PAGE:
5 Takeaways From the Windows 10 Summit
No one’s ever taken me for a “technoid,” yet I still took away some valuable insights from the free, on-demand Windows 10 Summit Virtual Event held last Thursday, May 30. Hosted by Ivanti, IGEL, and two Ivanti One partners—Juriba and Readiness—more than 4,300 IT professionals registered for the summit, surpassing expectations. This was Ivanti’s second such event. The first, “IT Leadership Summit,” was held last October.
To give you a sense of the content and the experts who presented, here are five topics that made an impression. It’s safe to say that much of it centered around focusing on the “customer” and meeting their needs:
1. All-Female Panel of Microsoft Program Managers Kicks Things Off
The event’s keynote—“Microsoft Keynote Panel: Real Talk about Windows 10”—discussed deployment of Windows 10 across enterprises globally. The keynote was moderated by Deepti Madkikar, Microsoft engineering program manager with the Windows Servicing and Delivery team. The three Microsoft principal program managers on the panel included:
- Aleks Lopez, leading a relatively new service called Desktop App Assure, which offers no-cost app remediation assistance for customers moving to Windows 10;
- Polly Reese, on the Customer Acceleration team within the Engineering organization; who works directly with customers to speed their adoption and validation of Microsoft 365 technologies; and
- Karen Simpson with the Windows Servicing and Delivery team whose “day job” is “talking to angry customers” and running enterprise executive escalations to make sure that Microsoft is responsive at an executive level to customers experiencing problems with Windows as a Service.
With 55 years of Microsoft experience collectively, they’ve lived through Windows—shipping everything from Windows 7 through the current versions of Windows 10. The presentation focused on experiences with the complexity of servicing, challenges with monthly updates, application compatibility, and organizational change management, and how organizations can improve their overall experience with Windows as a Service.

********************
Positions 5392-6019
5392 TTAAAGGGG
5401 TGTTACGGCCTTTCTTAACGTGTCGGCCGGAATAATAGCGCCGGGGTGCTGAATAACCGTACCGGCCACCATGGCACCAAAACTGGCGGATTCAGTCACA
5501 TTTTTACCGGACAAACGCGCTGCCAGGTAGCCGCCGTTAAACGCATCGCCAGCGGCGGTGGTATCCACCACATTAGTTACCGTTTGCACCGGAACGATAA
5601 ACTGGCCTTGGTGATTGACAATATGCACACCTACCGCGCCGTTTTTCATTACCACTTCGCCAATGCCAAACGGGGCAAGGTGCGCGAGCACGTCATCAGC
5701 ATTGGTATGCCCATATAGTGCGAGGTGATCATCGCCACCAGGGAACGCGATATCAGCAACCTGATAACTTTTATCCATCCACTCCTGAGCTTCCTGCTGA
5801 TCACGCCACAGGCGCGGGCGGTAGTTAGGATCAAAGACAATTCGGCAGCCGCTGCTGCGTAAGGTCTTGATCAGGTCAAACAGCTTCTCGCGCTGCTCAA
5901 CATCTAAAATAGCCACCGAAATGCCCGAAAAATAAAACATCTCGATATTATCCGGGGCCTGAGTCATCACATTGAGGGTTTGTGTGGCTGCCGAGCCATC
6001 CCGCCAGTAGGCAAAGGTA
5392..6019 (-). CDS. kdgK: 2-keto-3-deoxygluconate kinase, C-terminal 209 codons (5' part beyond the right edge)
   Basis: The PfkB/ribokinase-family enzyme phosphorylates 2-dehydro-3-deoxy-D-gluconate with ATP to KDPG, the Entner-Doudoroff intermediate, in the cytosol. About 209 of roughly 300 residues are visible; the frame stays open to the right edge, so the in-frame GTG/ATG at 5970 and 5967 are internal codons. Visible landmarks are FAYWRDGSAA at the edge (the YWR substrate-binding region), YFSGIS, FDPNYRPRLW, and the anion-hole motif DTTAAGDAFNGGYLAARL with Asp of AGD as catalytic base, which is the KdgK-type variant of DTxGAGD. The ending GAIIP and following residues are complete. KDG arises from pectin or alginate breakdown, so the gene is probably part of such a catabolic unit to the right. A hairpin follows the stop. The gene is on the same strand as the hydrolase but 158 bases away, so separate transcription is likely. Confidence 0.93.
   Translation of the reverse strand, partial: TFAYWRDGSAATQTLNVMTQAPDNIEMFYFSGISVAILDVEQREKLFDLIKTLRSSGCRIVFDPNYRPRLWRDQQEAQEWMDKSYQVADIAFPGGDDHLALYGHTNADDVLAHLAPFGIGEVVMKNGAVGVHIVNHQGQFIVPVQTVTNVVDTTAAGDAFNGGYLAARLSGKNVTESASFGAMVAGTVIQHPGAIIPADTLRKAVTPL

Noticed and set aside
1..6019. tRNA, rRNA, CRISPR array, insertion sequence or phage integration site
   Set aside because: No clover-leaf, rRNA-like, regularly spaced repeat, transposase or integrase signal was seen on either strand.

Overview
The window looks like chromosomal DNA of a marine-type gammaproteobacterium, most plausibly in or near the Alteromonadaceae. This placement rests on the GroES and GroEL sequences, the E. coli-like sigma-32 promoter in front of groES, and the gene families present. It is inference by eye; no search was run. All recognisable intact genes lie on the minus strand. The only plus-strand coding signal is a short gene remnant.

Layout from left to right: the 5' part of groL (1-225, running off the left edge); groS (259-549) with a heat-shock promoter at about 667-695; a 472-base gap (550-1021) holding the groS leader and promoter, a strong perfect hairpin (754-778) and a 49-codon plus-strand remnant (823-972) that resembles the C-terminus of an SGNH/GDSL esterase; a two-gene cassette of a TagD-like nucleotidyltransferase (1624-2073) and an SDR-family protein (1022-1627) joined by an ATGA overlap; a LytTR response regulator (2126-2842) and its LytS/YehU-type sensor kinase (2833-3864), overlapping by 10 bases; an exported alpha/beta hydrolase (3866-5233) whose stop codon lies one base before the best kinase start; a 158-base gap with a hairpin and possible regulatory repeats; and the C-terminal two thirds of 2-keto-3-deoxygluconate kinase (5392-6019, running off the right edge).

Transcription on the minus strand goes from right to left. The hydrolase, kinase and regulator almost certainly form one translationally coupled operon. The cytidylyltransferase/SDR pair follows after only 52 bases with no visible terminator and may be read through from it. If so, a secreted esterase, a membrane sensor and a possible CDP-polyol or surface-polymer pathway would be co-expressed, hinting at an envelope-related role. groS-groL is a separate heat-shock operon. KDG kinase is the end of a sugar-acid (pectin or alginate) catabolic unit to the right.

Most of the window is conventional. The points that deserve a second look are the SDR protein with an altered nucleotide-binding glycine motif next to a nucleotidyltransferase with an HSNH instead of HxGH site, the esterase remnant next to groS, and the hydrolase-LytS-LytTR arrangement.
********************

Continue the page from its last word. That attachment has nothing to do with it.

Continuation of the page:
2. Why “Windows as a Service”?
Deepti Madkikar posed the question, “What was the motivation for Microsoft to move to Windows as a Service?” Karen Simpson touched upon the “trauma of moving from Windows XP to Windows 7” as an example of how the Windows environment was enormously fragmented prior to Windows 10, which caused struggles with how quality landed in the OS.
Simpson said, “We had no way to predict how monthly updates would land, because everybody had the opportunity to select whatever they wanted. With Windows 10 we realized we had an opportunity to really consolidate the environment and drive an improvement in quality. By moving to a servicing model where we could update faster, we could make sure we wouldn’t have the quality issues we’ve had in the past.”
Polly Reese added, “We really needed to de-fragment. As you look at Windows XP all the way through to Windows 8.1, the evolution from XP to 8.1 was 10 years. We knew we needed to open up the ability to innovate faster.”
3. A Panel Discussion On the Challenges and Issues with Windows 10
Ivanti product marketing manager Adam Smith moderated a panel discussion with participation from IGEL Technology’s Simon Townsend, CMO of EMEA; David Gaunt, Senior Systems Engineer at Nutanix; and David Shepherd, VP of Sales Engineering at Ivanti.
During the discussion, David Gaunt noted, somewhat tongue-in-cheek, that the biggest issue with Windows 10 is that it’s not Windows 7.